To configure a new Criipto authenticator using the Curity admin UI, do the following after logging in:

  1. Go to the Authenticators page of the authentication profile wherein the authenticator instance should be created.

  2. Click the New Authenticator button.

  3. Enter a name (e.g., criipto1). This name needs to match the URI component in the callback URI set in the Criipto app.

  4. For the type, pick the Criipto option.

  5. On the next page, you can define all of the standard authenticator configuration options like any previous authenticator that should run, the resulting ACR, transformers that should executed, etc. At the bottom of the configuration page, the Criipto-specific options can be found.



    The Criipto-specific configuration is generated dynamically based on the configuration model defined in the Java interface.

  6. Certain required and optional configuration settings may be provided. One of these optional settings is the HTTP Client setting. This is the HTTP client that will be used to communicate with the Criipto OAuth server's token and user info endpoints. You may choose to configure this if Curity will communicate with Criipto using a forwarding proxy. To define this, do the following:

    1. click the Facilities button at the top-right of the screen.
    2. Next to HTTP, click New.
    3. Enter some name (e.g., criiptoClient).
    4. Click Apply.
  7. Back in the Criipto authenticator instance that you started to define, select the new HTTP client from the dropdown if you configured one; otherwise, skip this setting.

  8. In the Client ID textfield, enter the client ID from the Criipto app configuration.

  9. Also enter the matching Client Secret.

  10. Specify the domain to be used in the Domain textfield. This will be the subdomain of or similar.

  11. Choose the country's who's E-ID type should be used. For instance, choose sweden to use Swedish BankID, denmark for NemID, and norway for Norwegian Bank ID.

  12. If sweden or norway are chosen, then another dropdown will be displayed allowing for the configuration of authentication using the same device or a different device in the case of Sweden or hardware token or mobile phone in the case of Norway.

Once all of these changes are made, they will be staged, but not committed (i.e., not running). To make them active, click the Commit menu option in the Changes menu. Optionally enter a comment in the Deploy Changes dialogue and click OK.

Once the configuration is committed and running, the authenticator can be used like any other.

Configuration using the CLI

It is very common to create many instances of the Criipto authenticator. For example, you may configure one for Swedish BankID using the same device and another for different devices. These may be put into a group or combined with other authenticators to provide a suite of Scandinavian E-IDs. This can be tedious to configure in the UI, so you may want to use the CLI to configure instances of this authenticator instead. Doing so is very easy:

  1. Start the idsh command (located in $IDSVR_HOME/bin)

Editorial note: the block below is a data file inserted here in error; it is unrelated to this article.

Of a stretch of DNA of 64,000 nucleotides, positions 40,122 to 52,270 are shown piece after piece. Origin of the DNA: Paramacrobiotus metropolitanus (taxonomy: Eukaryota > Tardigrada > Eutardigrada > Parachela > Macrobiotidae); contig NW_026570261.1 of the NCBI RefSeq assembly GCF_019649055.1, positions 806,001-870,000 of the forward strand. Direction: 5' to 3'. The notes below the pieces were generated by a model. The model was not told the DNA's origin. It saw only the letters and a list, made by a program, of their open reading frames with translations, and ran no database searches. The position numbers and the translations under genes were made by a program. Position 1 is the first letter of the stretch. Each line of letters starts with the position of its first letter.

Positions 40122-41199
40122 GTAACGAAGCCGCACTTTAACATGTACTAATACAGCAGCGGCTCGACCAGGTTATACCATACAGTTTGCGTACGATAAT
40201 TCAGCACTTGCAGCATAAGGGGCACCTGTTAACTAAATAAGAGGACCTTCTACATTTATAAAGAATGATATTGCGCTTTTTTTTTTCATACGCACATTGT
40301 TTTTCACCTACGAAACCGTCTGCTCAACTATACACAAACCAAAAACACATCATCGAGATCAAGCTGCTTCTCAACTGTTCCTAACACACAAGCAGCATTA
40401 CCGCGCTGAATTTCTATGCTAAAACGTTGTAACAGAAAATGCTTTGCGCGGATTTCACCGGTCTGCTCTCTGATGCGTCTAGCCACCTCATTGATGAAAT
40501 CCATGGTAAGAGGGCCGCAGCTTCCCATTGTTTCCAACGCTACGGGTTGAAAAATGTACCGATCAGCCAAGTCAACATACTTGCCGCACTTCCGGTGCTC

2. Enter configuration mode by typing configure and hitting Enter.

  3. Next, define the new Criipto authenticator instance in some authentication profile. For example, if the authentication profile is called for, then the following commands would create the authenticator:

    set profiles profile foo authentication-service settings authentication-service authenticators authenticator criipto1 description "Other Device"
    set profiles profile foo authentication-service settings authentication-service authenticators authenticator criipto1 criipto
    set profiles profile foo authentication-service settings authentication-service authenticators authenticator criipto1 criipto client-id urn:easyid:1
    set profiles profile foo authentication-service settings authentication-service authenticators authenticator criipto1 criipto client-secret QWxhZGRpbjpvcGVuIHNlc2FtZQ==
    set profiles profile foo authentication-service settings authentication-service authenticators authenticator criipto1 criipto sweden login-using other-device
    set profiles profile foo authentication-service settings authentication-service authenticators authenticator criipto1 criipto domain
  4. After you have defined the Criipto authenticator instance, type commit to make the configuration active.

  5. Exit the shell by typing exit followed by Enter two times or just hit Ctrl-D a couple times.

For more information on the CLI, refer to this introductory video.

Allowing Framing of Criipto

The Criipto authenticator frames the Criipto Verify service, so that the look and feel can be styled using Curity's normal theming mechanisms. In order for this to be allowed by modern browsers, however, all OAuth clients and service provider apps that use this authenticator must be configured to allow framing. The value should be the endpoint of the authentication service's authenticate endpoint with an asterisks appended. For instance, if the authentication service has an authentication endpoint at, then the apps' allowed framing settings should be updated to include*, as shown in the following figure:



This plugin and its associated documentation is listed under the Apache 2 license.

More Information

Please visit for more information about the Curity Identity Server.

Copyright (C) 2018 Curity AB.